1. The content of Article 4 of the Constitution
Among the “fundamental principles”, contained in the first twelve articles of the Constitution, the Labour one stands out, which permeates the Constitutional Charter since its inception.
“Italy is a democratic Republic founded on work reads Article 1,elevating work and democracy to founding values of the new state model crystallized in the Constitution.
“The Republic protects work in all its forms and applications “,Article 35still states, but it is Article 4 of the Fundamental Charter that sets out the principle of worker in more detail.
The norm reads: “The Republic recognizes the right to work for all citizens and promotes the conditions that make this right effective. Every citizen has the duty to carry out, according to his possibilities and his choice, an activity or a function that contributes to the material or spiritual progress of society.”
2. Article 4 of the Constitution: the explanation
The norm is divided into two distinct paragraphs, apparently opposed but in reality complementary the first identifies work as a right that the Republic recognizes to all citizens, promoting the conditions that make it effective.
The second paragraph, on the other hand, contemplates work as a duty that every citizen is called to fulfil, carrying out an activity or function that contributes to the material or spiritual progress of society, according to his own possibilities and inclinations.
The key between the two paragraphs is the reference not to the State but to the Republican expression used intentionally and also present in other articles of the Constitution (for example Article 9), in order to jointly indicate collectivity and public authorities, both called to cooperate actively for the promotion and pursuit of the objective under consideration.
2.1. The choice of work
From the reading of the norm also emerges a further profile: not only the dual connotation of work as a right and duty, but also the faculty for each citizen to choose the occupation that he considers most suited to his inclinations and possibilities.
An observation that may seem trivial and in some ways utopian,especially at the present time when a saturated labor market often leads to adapt to occupations other than those desired or not at all responsive to one’s professional path.
It is however admirable the intent of the Constituents to want to enhance the personalistic aspect of work performance, emphasizing its importance for the personal growth of the individual and the community.
The aforementioned interpretation could also lend itself to legitimizing the elimination of too rigid access barriers, provided for example for certain professions, obviously without prejudice to the possession of the requisites and skills necessary to exercise them.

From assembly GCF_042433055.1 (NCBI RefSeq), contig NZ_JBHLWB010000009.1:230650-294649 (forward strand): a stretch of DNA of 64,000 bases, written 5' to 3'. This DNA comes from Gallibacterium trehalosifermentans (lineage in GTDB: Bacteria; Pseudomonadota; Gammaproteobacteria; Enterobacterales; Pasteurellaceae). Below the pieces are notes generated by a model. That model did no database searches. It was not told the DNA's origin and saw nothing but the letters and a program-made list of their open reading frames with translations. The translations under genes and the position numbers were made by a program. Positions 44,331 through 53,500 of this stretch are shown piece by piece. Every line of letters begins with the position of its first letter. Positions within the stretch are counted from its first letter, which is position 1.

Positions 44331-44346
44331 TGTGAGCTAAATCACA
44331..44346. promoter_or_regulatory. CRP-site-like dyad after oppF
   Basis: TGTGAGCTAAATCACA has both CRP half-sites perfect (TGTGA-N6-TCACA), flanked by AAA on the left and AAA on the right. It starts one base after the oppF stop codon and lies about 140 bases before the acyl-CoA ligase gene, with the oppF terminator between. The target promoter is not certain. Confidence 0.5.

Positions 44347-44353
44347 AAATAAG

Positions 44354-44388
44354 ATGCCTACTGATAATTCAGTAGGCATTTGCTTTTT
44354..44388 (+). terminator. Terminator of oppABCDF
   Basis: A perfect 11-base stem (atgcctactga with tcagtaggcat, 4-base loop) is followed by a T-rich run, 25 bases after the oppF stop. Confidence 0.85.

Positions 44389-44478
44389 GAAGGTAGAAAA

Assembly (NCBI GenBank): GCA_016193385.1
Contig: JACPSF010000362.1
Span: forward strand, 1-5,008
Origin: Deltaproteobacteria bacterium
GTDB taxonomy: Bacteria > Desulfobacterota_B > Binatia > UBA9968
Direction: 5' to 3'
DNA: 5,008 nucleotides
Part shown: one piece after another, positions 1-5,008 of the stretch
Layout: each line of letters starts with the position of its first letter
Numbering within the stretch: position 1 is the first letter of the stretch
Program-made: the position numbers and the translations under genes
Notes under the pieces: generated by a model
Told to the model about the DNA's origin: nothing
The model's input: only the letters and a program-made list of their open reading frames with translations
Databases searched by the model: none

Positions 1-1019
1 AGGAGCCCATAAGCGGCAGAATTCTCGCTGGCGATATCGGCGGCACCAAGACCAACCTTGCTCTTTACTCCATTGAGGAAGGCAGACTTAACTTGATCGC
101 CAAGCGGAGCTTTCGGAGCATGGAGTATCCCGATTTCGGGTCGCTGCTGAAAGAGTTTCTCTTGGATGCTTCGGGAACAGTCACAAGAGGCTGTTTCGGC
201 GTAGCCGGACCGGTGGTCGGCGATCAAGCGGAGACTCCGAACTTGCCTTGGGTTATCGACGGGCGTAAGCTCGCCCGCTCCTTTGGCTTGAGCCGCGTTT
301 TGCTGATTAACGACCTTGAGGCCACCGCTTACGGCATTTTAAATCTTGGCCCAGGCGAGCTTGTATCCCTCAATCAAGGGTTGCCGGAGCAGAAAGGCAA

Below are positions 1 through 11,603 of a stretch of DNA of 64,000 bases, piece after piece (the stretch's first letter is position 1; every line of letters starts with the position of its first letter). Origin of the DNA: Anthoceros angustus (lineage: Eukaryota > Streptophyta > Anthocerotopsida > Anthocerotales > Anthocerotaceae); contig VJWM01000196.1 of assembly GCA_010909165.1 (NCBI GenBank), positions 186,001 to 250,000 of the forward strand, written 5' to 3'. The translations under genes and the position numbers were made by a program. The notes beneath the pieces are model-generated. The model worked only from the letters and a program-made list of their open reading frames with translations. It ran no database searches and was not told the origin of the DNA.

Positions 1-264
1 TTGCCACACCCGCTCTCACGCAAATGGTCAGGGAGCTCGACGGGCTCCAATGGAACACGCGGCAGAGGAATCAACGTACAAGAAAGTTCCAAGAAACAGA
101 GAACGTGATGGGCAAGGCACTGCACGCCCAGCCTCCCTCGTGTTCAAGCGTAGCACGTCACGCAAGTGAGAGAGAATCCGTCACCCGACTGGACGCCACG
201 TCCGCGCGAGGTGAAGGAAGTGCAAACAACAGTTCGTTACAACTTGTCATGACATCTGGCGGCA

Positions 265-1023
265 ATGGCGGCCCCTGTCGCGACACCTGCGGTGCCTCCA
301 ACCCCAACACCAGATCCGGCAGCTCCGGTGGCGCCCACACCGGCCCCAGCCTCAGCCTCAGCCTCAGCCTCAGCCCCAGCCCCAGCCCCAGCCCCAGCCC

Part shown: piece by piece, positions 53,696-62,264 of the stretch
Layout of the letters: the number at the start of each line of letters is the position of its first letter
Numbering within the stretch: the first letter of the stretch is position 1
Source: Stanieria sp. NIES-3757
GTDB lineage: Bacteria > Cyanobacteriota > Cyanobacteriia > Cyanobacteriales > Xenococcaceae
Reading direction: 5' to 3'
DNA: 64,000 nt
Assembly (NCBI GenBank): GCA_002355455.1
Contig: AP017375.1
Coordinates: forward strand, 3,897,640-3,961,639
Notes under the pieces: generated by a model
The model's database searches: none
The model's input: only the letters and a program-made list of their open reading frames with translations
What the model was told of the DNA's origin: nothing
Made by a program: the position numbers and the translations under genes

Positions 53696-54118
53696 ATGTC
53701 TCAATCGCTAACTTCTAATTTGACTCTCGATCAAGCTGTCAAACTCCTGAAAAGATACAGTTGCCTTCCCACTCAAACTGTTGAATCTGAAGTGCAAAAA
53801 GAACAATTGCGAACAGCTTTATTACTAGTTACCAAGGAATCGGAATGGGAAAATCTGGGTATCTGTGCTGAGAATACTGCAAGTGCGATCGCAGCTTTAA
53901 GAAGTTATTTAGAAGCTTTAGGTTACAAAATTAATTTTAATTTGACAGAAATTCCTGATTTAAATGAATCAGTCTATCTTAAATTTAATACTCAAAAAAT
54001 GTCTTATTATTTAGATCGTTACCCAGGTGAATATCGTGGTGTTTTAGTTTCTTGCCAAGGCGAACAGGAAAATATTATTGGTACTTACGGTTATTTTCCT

2.2. Work as a means of affirming personality
In the idea of the Constituents, work is therefore not only a tool through which to exploit one’s abilities and sustain oneself,but also a means of active participation in the realization of the community.
As Costantino Mortati observed”in the Italian Constitution, the work placed at the base of the Republic, is not an end in itself or a mere instrument of gain, but a means of affirming the personality of the individual, a guarantee of the development of human capacities and their use.”
In fact, work ensures that human dignity that permeates the entire fundamental Charter (see for example Articles 2, 3, 27, 32and 36 of the Constitution),confirming itself as the basic principle of the republican order.
3. What does it mean that work is a right? The perplexities of the Constituents
As anticipated, the first paragraph of art. Amendment No 4 enshrines the recognition of the right to work for all citizens and thecommitment of the Republic to promote the conditions for making it effective.
The inclusion of the provision among the fundamental principles is not accidental, just as the reference to the Republicis not, rather than to the State, which as has been said underlines the involvement of the entire community (citizens and public authorities) in the pursuit of the indicated end.
The genesis of the norm, in particular of this first paragraph, was not, however, painless or free from perplexity. The Constituents wondered for a long time how to decline the recognition of the right to work and even on the advisability of inserting such a provision in the Constitution.
The fear was in fact to give constitutional cover to a right that the Republic, while committing itself to promote and recognize, would have difficulty in guaranteeing in a universal way.
A fear that emerges well from the words of Guido Cortese,a member of the Third Subcommittee of the Constituent Assembly, who wondered if the right to work should be understood as the right to turn to the State to ask for an occupation: a perfect right of the individual, therefore, equipped with legal protection if it was injured or remained unictuable.
This reflection was joined by others.
In fact, it was observed that by understanding the right to work as the perfect right,the State would become the source of this right, while it is true that the right to work belongs to man independently of the State.
Finally, it was added that, although it was commendable and desirable that the Republic would be able to guarantee a level of full and satisfactory employment for all, to do this the State would have to plan and direct the entire production chain, assigning to each one a job, no matter if not suited to his aspirations or actual abilities. “Oneshould attempt, that is, an experiment in Bolshevization that would lead to dictatorship and exacerbate economic collapse.” (Courteous).